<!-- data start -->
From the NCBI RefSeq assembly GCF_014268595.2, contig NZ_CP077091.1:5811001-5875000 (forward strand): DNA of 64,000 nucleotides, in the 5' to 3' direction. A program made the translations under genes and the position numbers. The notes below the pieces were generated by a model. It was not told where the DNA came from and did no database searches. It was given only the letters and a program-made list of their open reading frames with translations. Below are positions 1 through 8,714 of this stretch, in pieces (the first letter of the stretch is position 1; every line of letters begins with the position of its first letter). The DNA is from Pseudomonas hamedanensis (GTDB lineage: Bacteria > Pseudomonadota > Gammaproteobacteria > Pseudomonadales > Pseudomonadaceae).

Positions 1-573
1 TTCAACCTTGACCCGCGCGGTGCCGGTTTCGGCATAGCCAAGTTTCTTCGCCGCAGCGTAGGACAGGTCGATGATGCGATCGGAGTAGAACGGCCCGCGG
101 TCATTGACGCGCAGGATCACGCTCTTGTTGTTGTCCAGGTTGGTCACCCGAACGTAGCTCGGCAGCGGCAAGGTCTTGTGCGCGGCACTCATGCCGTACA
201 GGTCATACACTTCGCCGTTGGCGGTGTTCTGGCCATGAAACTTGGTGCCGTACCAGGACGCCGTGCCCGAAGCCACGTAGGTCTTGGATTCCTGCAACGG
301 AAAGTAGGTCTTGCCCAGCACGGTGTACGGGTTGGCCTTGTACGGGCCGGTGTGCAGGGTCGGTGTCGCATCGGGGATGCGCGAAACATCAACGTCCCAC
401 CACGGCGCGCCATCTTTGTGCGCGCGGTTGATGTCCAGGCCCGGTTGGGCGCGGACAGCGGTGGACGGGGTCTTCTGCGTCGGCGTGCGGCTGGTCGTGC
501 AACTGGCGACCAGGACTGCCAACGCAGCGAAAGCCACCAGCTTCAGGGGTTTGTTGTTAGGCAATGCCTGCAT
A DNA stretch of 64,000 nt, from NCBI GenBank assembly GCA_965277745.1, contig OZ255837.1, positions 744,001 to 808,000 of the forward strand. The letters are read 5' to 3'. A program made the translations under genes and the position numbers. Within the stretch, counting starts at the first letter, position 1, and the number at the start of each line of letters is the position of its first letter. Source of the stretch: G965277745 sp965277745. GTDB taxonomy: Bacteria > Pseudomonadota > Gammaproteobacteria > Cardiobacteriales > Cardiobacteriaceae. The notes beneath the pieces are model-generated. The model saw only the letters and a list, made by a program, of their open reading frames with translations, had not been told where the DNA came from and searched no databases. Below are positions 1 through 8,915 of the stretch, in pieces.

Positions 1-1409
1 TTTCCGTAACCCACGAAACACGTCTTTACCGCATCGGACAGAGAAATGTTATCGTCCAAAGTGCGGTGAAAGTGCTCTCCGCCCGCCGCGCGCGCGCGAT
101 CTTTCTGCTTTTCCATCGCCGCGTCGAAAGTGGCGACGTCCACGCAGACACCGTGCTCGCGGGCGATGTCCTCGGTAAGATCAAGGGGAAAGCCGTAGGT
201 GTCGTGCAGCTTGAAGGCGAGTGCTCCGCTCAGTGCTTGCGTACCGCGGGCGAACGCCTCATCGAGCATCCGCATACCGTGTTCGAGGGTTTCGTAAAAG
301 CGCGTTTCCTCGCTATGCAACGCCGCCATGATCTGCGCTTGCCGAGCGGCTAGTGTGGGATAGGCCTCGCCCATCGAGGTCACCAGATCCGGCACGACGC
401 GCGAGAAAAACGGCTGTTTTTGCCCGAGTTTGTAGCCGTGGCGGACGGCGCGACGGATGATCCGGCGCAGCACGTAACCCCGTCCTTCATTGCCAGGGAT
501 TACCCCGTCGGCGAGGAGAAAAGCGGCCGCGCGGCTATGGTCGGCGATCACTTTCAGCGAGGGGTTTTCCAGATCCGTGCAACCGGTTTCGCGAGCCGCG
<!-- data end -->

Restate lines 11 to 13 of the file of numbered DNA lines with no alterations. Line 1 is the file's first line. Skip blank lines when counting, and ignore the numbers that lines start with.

1 TTTCCGTAACCCACGAAACACGTCTTTACCGCATCGGACAGAGAAATGTTATCGTCCAAAGTGCGGTGAAAGTGCTCTCCGCCCGCCGCGCGCGCGCGAT
101 CTTTCTGCTTTTCCATCGCCGCGTCGAAAGTGGCGACGTCCACGCAGACACCGTGCTCGCGGGCGATGTCCTCGGTAAGATCAAGGGGAAAGCCGTAGGT
201 GTCGTGCAGCTTGAAGGCGAGTGCTCCGCTCAGTGCTTGCGTACCGCGGGCGAACGCCTCATCGAGCATCCGCATACCGTGTTCGAGGGTTTCGTAAAAG